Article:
“You ought to go ahead and book it soon.”
Your younger sister is coming to visit you. She hasn't bought her plane tickets yet, and she's waiting to get the best price. You think it's cheaper to buy your tickets early, so this is how you advise her.
You ought to go ahead and book it soon.
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(someone) ought to (do something)
There are lots of different ways of giving advice. "You ought to ___" is one form of advice that's used in casual conversation, when the advice isn't that serious or important. For example, you can use "ought to" when suggesting which dry cleaner to use:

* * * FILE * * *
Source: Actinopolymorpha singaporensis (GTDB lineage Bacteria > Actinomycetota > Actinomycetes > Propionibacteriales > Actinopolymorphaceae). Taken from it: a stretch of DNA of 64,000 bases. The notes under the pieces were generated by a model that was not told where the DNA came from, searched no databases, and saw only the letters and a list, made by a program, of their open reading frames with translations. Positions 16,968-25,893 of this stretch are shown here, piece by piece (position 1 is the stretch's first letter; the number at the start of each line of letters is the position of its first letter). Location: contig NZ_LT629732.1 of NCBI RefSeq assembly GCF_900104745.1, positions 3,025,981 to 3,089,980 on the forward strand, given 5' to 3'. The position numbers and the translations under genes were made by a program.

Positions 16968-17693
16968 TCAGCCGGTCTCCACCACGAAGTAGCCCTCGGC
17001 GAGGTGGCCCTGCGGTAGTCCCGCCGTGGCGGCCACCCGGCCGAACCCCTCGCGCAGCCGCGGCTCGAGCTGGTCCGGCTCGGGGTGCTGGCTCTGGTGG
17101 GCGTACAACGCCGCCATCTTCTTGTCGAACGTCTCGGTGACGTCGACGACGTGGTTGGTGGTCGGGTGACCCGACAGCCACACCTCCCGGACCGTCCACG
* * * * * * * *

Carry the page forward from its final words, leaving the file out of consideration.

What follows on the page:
You ought to try Lucy's on 9th Avenue. They do a really good job.
go ahead and (do something)
People use this phrase in casual conversation to express doing something soon, instead of waiting:
You guys go ahead and eat — I'm not hungry.
Let's go ahead and pick a day and time for our next meeting.
book (a flight)
To "book a flight" means to buy or reserve your tickets to ride on an airplane. Notice that you use "buy" with "tickets", but "book" with "flight":
Have you bought your tickets yet?
Have you booked your flight yet?
Other things that you can "book" include:
- book a room (in a hotel)
- book a hotel
- book a car
- book a table (in a restaurant)